Because major coverage of religious cults has for the most part disappeared from the media, many people probably believe that the phenomenon also has dropped off.
Not so, says psychiatric social worker and "destructive cult" expert Jean Merritt. In fact, she says, recruitment could be on the rise. And summertime, when high-school and college students tend to be more on their own, is a prime time for indoctrination.
After the heavy press coverage of the 1978 People's Temple massacre in Jonestown, Guyana, the public went on "systems overload," says Merritt, "and didn't want to hear any more about it.
"The misfortune is that cults are just as strong today, and there is a whole new group of vulnerable kids that were too young to be aware of the cult coverage a few years ago.
"When I talk about cults," she says, "I'm talking about those that are destructive in the sense that the individual's ego is hampered. I don't have the least concern about their religious beliefs. They have a right to believe whatever they want."
"Destructive cults, she says, tend to recruit normal, healthy highschool and college students from middle-class and upper-middle-class backgrounds who have no significant emotional disturbances in their past, but are going through a temporary depression at the time they are approached.
The recruits are often intelligent, idealistic and altruistic young people whose "typically middle-class values, help get them into trouble." Taught to be open and friendly and to trust other people, these kids "have never learned," says Merritt, "how to recognize a con." Young people are especially vulnerable when traveling because they tend to be friendlier and more willing to accept free food and lodging.
Merritt, 35, has been counseling ex-cultists and their families since 1973, when she was living in Boston and first learned of the cult phenomenon. A recent transplant to the Washington area, she also works as a free-lance market analyst and management consultant.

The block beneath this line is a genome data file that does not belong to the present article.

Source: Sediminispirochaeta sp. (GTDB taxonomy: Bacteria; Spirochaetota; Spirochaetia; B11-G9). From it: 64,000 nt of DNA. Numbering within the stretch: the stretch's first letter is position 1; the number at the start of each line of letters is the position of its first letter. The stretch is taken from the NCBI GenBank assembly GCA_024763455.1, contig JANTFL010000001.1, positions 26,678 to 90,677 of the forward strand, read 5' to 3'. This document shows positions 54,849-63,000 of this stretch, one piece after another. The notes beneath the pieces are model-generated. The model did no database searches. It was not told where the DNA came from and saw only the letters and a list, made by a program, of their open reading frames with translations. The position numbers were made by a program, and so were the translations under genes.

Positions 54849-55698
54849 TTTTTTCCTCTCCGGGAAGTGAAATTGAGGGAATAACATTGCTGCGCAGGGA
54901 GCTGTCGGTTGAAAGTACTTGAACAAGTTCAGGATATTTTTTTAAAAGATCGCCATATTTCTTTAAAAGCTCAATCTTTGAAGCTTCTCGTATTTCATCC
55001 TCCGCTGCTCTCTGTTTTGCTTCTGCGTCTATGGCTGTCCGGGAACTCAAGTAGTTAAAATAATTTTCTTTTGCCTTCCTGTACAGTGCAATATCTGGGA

In Boston a friend who worked for the Massachusetts governor had received a call from a mother alarmed because her child and those of several other friends had joined cults. Knowing that Merritt had a background in religion, psychology and social work -- she has a bachelors degree from New York University in psychology and religion and a masters degree from Columbia University School of Social Work -- Merritt's friend referred the parents to her.
Merritt says she expected the parents to be "overprotective, overzealous middle-class parents who were upset that their kids were not falling into the middle-class fold." Instead she found a group of "level-headed, decent people."
The parents introduced Merritt to several members of the Rev. Sun Myung Moon's Unification Church. Merritt says she believed "something weird was going on." The Moonies she met acted "defensive" and spoke with a "sing-song inflection" with voices devoid of regional differences, though they were from different parts of the country. They answered her questions, Merritt recalls, with "seemingly programmed responses."
Intrigued and concerned, Merritt went on to counsel dozens of cult members and ex-cultists from various groups. In an attempt to sort out cult members' bizarre behavior, she also consulted extensively with a colleague who specializes in behavior modification. She eventually concluded that most cult members she saw had one thing in common: "They were victims of coercive mind control."
"Destructive cults," she says, "employ a systematic methodology that often destroys an individual's ego, or the ability to exercise free will."
Some cults, she claims, accomplish this by physically and emotionally isolating members from previous support groups such as friends and family; or by manipulating guilt feelings and denigrating idiosyncratic or individualistic behavior; or by controlling day-to-day life, including eating and sleeping patterns.